The estimated costs of traffic-related noise pollution in terms of property values alone are somewhere in the region of 0.4-0.6 cents per mile driven, but if taking into account healthcare and other costs, such as lost workplace productivity due to illness, this figure would be considerably higher. Indeed, the health effects of traffic noise are numerous and often serious, ranging from impaired mental health, insomnia, depression and anxiety to increased risk for cardiometabolic diseases, cardiovascular diseases and strokes. Limited data exists on the magnitude of the costs associated with noise-related health conditions in the U.S., but studies from Europe suggest that they are substantial. A 2011 report by the European Commission estimated the social cost of road traffic noise in the EU as €36 billion (2011€) ($43 billion [2021$]) per year. A 2014 Swedish study estimated the social cost of road traffic noise in Sweden as more than SEK 16 billion ([2014 SEK; $1.9 billion [2021$]).
And that’s just the tip of the iceberg. Other unpriced external costs of automobile use range from the costs of traffic congestion (one study found that the hours lost to traffic delays cost the U.S. economy a total of $179 billion every year) to the environmental costs of improper disposal of vehicles and parts, to water pollution from automobile components and road salt, to the military and geopolitical costs of oil dependency.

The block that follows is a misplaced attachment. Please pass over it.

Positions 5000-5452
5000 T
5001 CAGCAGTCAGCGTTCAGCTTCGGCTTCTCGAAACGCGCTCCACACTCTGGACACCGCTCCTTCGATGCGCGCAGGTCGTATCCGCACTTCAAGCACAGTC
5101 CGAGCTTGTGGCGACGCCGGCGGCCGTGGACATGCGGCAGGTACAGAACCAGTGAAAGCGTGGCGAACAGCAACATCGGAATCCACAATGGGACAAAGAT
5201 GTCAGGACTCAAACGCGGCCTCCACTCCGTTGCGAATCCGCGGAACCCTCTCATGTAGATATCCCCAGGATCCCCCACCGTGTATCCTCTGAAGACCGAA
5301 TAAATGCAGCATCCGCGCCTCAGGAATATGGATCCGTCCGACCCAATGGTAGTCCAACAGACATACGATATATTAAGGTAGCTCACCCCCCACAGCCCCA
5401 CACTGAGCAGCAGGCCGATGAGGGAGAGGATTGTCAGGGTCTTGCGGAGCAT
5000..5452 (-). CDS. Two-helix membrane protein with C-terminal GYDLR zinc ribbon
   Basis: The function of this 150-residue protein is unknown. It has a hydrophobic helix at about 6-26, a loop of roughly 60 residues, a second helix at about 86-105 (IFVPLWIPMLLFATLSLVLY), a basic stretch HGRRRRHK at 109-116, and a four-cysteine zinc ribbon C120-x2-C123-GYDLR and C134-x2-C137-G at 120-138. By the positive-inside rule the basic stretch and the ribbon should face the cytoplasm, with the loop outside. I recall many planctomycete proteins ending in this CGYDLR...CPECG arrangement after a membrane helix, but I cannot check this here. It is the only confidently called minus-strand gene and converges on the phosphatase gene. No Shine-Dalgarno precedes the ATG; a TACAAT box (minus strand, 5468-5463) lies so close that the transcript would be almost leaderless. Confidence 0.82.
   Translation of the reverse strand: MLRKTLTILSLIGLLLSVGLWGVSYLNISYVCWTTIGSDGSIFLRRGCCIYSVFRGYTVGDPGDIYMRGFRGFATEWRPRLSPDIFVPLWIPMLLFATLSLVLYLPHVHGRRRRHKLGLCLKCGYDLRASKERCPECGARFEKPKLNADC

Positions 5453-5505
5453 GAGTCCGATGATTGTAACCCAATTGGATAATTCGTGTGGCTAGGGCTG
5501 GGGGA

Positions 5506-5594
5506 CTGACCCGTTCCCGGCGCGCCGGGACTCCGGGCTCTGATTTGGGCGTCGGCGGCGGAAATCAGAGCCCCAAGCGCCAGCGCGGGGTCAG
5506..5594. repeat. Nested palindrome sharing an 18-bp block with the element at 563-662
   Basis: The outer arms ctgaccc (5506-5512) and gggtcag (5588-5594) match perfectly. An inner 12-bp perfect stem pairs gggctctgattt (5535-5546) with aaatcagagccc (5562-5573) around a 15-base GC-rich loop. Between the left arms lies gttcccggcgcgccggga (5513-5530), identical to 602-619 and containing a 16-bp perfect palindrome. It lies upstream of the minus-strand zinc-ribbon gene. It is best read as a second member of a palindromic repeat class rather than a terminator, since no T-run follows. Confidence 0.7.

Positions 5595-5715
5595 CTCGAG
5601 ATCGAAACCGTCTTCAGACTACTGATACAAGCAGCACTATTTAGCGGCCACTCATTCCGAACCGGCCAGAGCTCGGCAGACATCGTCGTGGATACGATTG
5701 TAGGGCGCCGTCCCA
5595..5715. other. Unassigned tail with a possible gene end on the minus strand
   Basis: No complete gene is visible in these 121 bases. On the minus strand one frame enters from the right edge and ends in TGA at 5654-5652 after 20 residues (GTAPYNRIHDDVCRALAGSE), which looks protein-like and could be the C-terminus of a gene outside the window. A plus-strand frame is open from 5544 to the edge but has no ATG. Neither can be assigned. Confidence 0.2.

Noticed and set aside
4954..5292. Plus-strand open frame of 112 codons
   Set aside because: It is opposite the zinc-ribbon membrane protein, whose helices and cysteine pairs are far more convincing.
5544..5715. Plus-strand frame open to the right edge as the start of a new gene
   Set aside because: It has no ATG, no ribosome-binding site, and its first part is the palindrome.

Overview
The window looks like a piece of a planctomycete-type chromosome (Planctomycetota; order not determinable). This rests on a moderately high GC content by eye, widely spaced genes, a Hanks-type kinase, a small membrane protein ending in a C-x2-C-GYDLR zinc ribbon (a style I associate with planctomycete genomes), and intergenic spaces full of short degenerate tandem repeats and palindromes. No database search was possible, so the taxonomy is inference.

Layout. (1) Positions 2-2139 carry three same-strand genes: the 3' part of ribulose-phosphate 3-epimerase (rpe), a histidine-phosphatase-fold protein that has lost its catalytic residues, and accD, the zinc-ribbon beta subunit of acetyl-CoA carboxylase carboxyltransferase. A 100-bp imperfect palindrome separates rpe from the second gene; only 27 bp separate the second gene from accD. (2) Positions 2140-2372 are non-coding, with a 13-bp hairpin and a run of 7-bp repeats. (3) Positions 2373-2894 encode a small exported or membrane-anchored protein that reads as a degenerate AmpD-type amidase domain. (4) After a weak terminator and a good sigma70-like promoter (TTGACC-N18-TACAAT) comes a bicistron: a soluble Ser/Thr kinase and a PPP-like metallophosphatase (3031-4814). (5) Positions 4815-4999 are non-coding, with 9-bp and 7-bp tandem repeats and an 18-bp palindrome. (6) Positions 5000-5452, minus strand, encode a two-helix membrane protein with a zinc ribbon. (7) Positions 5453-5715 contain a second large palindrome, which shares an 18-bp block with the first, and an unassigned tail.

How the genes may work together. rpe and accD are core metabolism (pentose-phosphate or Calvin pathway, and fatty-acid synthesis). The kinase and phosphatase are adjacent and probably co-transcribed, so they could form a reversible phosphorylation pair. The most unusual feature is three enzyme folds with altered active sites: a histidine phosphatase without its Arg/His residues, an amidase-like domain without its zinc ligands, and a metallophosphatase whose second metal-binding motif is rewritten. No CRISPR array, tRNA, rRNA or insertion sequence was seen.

If these costs were reflected in the cost of a gallon of gasoline or a mile driven in a car, we would most likely do a lot less driving, sustainable transportation options would become relatively less expensive, and the death, damage and misery imposed by our dependence on cars would be much reduced.
But it doesn’t work like that. Gas taxes don’t even cover the cost of building and maintaining roads, let alone recoup the massive environmental, health and other costs imposed on society by a car-dependent system of transportation. Instead, those costs are shifted to others, including victims, taxpayers and future generations. In other words, we are all – whether we like it or not – subsidizing the most dangerous and polluting mode of transport at the expense of getting to grips with the real transportation priorities of the 21st century.
Policy Analyst, Frontier Group
James Horrox is a policy analyst at Frontier Group, based in Los Angeles. He holds a BA and PhD in politics and has taught at Manchester University, the University of Salford and the Open University in his native UK. He has worked as a freelance academic editor for more than a decade, and before joining Frontier Group in 2019 he spent two years as a prospect researcher in the Public Interest Network's LA office. His writing has been published in various media outlets, books, journals and reference works.